I could not wait to become a citizen of the United States. I filed the application practically the minute I became eligible and then impatiently waited for the letter that would provide me with the details on the swearing-in ceremony. Finally, that cherished day arrived, during the halcyon days of the year 2000. There were the usual congratulations and wishes from friends and colleagues. One gift was special—a quilt.
A friend, who was a Japanese-American, brought the gift and explained that it was her mother who made the quilt. It had red, white, and blue in the square patches, obviously to reflect the colors of the American flag. But, those colors alone did not make the gift special.
The friend’s mother was one of 120,000 Japanese-Americans who were forced to relocate from their homes to the concentration camps. She was a young child when she was forcibly moved to a camp in Manzanar, California. The quilt was, therefore, very special because she loved the country despite how she and other Japanese-Americans were atrociously and inhumanely treated by her government and fellow-citizens. Her commitment to, love for, and pride about the United States were all there in the quilt that welcomed a new citizen.
I was reminded of that quilt and the Japanese-American friend when viewing the traveling exhibit—Art of Survival: Enduring the Turmoil of Tule Lake–at Eugene’s federal courthouse. The photographs and descriptions were about the conditions of the Japanese-Americans who were forced to live in the concentration camp in Tule Lake, which is in the dry elevations of northern California’s Siskiyou County, immediately to the south of Oregon’s border.
It seems so unreal that the federal government, under the presidency of Franklin Delano Roosevelt who led the country out of the depths of the Great Depression and instituted various programs including Social Security, rounded up its own people and sent them to camps where all their constitutional rights were stripped away. Their only crime was that they looked like the people of the country that attacked Pearl Harbor. The calculation apparently was that because Japan attacked America, Japanese-Americans were suspects.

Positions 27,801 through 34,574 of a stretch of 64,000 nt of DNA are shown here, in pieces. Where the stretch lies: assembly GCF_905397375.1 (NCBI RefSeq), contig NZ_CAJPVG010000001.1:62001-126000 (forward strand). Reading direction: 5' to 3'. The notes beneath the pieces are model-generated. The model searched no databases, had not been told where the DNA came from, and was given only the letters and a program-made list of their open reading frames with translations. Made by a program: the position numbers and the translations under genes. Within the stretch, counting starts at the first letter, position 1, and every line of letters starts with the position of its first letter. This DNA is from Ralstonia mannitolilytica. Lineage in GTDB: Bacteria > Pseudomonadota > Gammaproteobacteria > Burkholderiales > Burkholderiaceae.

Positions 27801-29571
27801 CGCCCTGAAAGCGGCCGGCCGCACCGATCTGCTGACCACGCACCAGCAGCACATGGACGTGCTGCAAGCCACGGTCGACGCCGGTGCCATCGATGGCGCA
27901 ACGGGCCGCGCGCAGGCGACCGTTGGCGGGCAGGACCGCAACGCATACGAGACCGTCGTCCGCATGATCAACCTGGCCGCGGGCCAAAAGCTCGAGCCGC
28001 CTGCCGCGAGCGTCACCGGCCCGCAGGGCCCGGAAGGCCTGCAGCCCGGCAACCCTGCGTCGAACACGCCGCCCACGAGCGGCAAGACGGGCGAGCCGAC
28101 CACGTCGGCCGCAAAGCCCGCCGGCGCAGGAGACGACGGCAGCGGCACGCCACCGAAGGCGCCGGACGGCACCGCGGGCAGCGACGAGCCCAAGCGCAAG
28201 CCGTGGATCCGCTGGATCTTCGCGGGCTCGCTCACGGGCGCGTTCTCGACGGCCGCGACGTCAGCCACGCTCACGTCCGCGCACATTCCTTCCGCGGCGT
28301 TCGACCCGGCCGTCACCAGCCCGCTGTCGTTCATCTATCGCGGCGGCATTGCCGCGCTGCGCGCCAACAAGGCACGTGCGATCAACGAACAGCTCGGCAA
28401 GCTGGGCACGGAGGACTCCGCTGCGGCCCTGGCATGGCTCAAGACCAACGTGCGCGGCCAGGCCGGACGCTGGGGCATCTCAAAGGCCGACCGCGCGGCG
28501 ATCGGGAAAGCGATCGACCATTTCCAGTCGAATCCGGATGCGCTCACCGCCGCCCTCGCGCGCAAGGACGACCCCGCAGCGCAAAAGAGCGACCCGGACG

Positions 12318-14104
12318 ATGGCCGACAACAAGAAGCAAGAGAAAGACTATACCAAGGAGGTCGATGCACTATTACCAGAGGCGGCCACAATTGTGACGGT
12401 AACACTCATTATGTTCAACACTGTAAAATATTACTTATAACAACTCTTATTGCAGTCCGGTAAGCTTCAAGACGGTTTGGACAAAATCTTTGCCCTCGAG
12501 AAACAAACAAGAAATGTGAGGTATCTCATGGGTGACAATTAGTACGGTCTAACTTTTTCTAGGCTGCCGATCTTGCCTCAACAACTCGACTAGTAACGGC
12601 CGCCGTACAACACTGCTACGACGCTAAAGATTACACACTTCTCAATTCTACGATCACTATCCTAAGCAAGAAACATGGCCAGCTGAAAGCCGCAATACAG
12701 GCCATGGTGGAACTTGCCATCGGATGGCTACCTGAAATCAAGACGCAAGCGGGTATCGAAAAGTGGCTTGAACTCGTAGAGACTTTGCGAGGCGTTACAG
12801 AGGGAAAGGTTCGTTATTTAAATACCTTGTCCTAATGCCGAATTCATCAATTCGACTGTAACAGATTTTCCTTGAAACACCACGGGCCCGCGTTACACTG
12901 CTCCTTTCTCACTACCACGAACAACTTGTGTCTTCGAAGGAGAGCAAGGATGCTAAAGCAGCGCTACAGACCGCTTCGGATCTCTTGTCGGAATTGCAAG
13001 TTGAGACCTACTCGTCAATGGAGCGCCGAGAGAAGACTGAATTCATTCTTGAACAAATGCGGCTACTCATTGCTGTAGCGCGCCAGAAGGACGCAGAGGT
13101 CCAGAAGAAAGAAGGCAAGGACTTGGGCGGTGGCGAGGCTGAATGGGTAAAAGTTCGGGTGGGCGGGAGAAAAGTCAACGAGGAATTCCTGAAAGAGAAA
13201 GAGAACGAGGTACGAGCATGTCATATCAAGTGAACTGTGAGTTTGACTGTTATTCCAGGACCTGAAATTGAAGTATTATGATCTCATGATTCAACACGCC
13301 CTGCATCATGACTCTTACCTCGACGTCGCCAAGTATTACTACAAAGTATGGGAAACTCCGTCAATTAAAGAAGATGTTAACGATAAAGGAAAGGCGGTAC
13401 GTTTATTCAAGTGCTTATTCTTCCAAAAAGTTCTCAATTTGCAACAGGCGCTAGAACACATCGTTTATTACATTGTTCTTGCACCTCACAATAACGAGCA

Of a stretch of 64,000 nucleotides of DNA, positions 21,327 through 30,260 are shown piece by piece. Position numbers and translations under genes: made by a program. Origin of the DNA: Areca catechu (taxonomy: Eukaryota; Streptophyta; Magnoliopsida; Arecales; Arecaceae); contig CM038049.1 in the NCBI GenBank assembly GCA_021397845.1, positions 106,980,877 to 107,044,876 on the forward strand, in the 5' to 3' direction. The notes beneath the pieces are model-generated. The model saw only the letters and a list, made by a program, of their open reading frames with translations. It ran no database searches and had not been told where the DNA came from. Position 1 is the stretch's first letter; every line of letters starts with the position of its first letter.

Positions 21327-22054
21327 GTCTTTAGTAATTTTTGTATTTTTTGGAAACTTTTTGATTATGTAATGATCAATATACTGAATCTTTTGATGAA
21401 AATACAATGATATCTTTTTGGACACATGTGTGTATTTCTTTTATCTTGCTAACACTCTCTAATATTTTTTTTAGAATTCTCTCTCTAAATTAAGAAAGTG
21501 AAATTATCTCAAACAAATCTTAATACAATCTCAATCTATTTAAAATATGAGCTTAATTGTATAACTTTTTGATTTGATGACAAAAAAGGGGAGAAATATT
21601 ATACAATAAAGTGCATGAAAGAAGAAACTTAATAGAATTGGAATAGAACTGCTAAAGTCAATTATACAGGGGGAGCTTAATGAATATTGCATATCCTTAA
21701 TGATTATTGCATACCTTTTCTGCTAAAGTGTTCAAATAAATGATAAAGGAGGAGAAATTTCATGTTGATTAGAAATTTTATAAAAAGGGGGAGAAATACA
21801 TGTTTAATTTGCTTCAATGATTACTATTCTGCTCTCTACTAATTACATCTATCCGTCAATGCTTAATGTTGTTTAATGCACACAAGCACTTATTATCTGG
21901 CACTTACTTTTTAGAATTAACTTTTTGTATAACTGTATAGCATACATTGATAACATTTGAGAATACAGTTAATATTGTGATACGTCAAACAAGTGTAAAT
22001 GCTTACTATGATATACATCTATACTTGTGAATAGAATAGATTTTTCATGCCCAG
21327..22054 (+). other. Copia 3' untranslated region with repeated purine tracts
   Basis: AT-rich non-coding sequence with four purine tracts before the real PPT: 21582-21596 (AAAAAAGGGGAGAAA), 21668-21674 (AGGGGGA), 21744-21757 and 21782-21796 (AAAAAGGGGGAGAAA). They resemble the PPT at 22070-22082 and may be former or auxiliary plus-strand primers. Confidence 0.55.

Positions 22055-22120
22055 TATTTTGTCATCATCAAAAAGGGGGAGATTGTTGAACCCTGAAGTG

Years later, the federal government, under the presidencies of Reagan and Bush, formally tendered its apology to Japanese-Americans. Of course, there is no amount that one can ever pay as compensation to those whose lives were so rudely interrupted, and which tremendously affected the rest of their lives after being released from those camps.
Even though it happened seventy-plus years ago, it was chilling to look at photographs that had signs saying: “Japs Keep Moving, This is a White Man’s Neighborhood.” It was also surreal to view the images at the exhibit, and to think about the horribly simplistic thought that people had made equating Japanese-Americans with the enemy.
It is even more surreal to think that we are employing that same crude thinking in the context of the refugees from Syria and Iraq, and about Muslims in this country. Because the al-Qaeda and ISIS terrorists are Muslims, and because the recent terrorist acts in France and elsewhere are by ISIS, this country is quickly sliding into a dangerously erroneous conclusion that the Muslim refugees from Syria and Iraq are terrorists, and that even American citizens who are Muslims cannot be trusted. It was shocking, to say the least, to hear one presidential contender talk about the need for a database to track Muslims in the country.
I suppose my brown-skinned and bearded appearance, along with an accent that makes it clear that I am not from here, could make some believe that I am a Muslim who needs to be monitored. As the political hysteria gets louder, my worries about my own welfare increase, as was the case in the days and months after 9/11. If that’s how I feel, when I am not a Muslim and when I am not from Iraq or Syria, I would think that Muslim refugees and brown-skinned Muslims in this country are way more worried than I am. And then I think about the Japanese-Americans who were sent to concentration camps for the only reason that Japan had attacked America—what they experienced seems to be of a magnitude that I cannot even imagine.
The quilt from the Japanese-American mother was more than a mere gift. It was a profound statement on her love for America, with its warts and all. It was a patchwork quilt that echoed the African-American poet Langston Hughes’ line, “I, too, Sing America.”